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NBA betting social media superlatives: Why Lakers might be living in the past

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The betting numbers to know ahead of the NBA season (1:56)

Check out the most interesting betting lines heading into the 2022-2023 NBA regular season. (1:56)

The NBA is, by far, the most ubiquitous sport on social media in our country.

The league has 8 million more Twitter followers than the NFL. YouTube is littered with highlights. It makes sense. The athletes are far more recognizable in the NBA. They're well over 6 feet tall. They don't wear helmets. NFL rosters are 53 men deep; NBA rosters are 15 deep.

Plus, the fabric of the league is far more interwoven in popular culture than any other sport in the country. For that reason, I thought I'd hand out some wagers for this season that fall into some of our favorite social media stereotypes we like to mock.

Phone eats first

This person won't let his/her friends enjoy the food they just ordered before a video is taken because it has to be documented to social media so his/her followers can see how lavishly he/she eats. They may have good taste in the culinary arts, but very annoying.

Kyrie Irving, over 26.5 PPG

Doesn't that sound like the Nets mercurial point guard? Yes, Irving is one of the most enjoyable talents to watch on the floor. His effortless scoring and mesmerizing ballhandling are truly all-time great in this league. But man, we sure have to wade through a lot from Irving before we get to enjoy his talents. Irving, just let the dining experience (your prodigious gifts on the court) speak for itself. We get it, you're a contrarian thinker and you like the public to know as much. Noted. Now, can we enjoy this nice meal?

Take me back traveler

This person posts multiple times about the one vacation they went on, lamenting that they want to go back. Usually with a crying face emoji. We get it, you enjoyed the Amalfi Coast in 2019 ... either save up and go back or be quiet about it. You've posted that scenic photo five times in the past eight months.

Los Angeles Lakers, under 44.5 wins

The Bubble title sure was a nice, picturesque moment for this franchise. LeBron James and Anthony Davis on top of the world, looking like the happiest couple in the world. Well, since then, they've returned back home to L.A. and dealt with difficulties in their marriage (injuries), and now there's a new member of the family who is actually making life even more miserable (Russell Westbrook). They are desperate to return to the time when life was grand, on the Amalfi Coast, but they can't afford it right now until someone gets a promotion and they get into some really intensive therapy. We'll see.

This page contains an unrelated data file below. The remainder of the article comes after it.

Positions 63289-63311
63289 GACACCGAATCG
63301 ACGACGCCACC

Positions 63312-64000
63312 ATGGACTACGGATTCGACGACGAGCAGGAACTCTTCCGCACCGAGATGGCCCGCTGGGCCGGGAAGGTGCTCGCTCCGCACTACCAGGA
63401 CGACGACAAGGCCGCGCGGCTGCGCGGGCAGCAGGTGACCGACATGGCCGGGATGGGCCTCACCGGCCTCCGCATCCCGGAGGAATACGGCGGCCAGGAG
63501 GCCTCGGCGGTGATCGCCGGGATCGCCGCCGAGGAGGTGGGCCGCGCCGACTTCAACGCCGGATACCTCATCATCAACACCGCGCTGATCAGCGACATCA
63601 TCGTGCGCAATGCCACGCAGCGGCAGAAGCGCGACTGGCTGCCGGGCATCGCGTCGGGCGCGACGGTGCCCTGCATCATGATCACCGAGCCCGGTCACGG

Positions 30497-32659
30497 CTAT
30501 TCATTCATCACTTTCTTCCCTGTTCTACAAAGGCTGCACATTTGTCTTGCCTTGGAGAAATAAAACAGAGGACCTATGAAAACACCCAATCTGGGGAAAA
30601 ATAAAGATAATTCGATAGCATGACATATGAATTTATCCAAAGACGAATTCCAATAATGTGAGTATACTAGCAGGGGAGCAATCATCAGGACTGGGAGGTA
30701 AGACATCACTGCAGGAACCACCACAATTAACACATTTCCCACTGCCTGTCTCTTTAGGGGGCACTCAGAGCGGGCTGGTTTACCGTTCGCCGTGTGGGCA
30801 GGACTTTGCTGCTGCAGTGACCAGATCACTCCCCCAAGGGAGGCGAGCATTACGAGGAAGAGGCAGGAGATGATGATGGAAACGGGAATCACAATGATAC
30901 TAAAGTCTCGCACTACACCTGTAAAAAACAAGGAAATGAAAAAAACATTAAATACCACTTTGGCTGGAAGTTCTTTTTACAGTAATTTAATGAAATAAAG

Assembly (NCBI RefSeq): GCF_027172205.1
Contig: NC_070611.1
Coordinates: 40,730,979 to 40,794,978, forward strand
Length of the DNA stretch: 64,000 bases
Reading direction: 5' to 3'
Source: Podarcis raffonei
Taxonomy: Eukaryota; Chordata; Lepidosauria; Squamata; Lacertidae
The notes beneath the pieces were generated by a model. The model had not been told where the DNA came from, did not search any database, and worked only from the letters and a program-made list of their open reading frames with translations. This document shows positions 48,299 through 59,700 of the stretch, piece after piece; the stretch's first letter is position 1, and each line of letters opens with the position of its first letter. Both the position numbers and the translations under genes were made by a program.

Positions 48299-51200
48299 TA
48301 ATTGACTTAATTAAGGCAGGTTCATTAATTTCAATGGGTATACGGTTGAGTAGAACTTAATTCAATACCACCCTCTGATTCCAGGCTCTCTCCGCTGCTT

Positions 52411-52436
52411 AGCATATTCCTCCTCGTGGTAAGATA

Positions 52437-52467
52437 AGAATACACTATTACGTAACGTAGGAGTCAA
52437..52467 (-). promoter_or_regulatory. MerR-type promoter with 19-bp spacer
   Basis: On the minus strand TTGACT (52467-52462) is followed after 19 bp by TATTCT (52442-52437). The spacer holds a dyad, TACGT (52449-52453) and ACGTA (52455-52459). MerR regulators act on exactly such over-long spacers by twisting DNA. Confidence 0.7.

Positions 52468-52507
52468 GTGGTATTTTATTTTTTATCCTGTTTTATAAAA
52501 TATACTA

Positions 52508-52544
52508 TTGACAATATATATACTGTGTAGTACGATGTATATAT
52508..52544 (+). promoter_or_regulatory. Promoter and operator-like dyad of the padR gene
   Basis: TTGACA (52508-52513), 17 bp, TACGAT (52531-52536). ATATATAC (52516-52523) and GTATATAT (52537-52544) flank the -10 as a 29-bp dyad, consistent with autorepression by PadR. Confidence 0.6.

'Oh my God, that's my niece'

This is for us Boomer and Millennial types who look at our feed one day and all of a sudden, "OMG, that's my 12-year-old niece!" posting some viral Tik Tok dance. Immediately, a wave of elderly dread washes over, and you wonder whether her parents know she's now wearing makeup.

If you really want to feel old, consider this: Paolo Banchero is the favorite to win Rookie of the Year. The No. 1 pick out of Duke was born in November 2002. And Banchero is far from the youngest lottery pick among the favorites on the board. Houston Rockets forward Jabari Smith Jr. was born in May 2003!

A month after Smith was born, the Cleveland Cavaliers selected some kid out of St. Vincent-St. Mary High School with the No. 1 overall pick in the 2003 draft.

Rookie of the year, Bennedict Mathurin (+750)

Mathurin is a 2002 baby, if you were wondering, but his game appears mature beyond its years. He gets to the basket aggressively and invites contact and opportunities to go to the free throw line. He scored 19.8 PPG in four preseason games while averaging just 22.8 minutes. He made 85% of his free throw attempts (27) and shot 48.2% from the field. The Pacers are going to be one of the worst teams in the league, so Mathurin should get plenty of minutes to build a ROTY résumé ... especially if the team deals veterans such as Buddy Hield and Myles Turner to a playoff contender.

Gym bro

Literally, the worst. Without qualification.

Worst regular-season record, Utah Jazz (+300)

Danny Ainge is now the man in charge of basketball operations for the Jazz, and it's abundantly clear he is hell-bent on maximizing Utah's probability of acquiring once-in-a-millennium prospect Victor Wembanyama, the 7-foot-4 Frenchman with guard skills and a sweet stroke.

The Jazz gutted their roster this offseason. Donovan Mitchell, Rudy Gobert, Joe Ingles and Quin Snyder are all gone. Utah has little talent and no incentive to win basketball games this season. The Jazz are not the only team vying for Wembanyama, but they're my pick to have the worst record.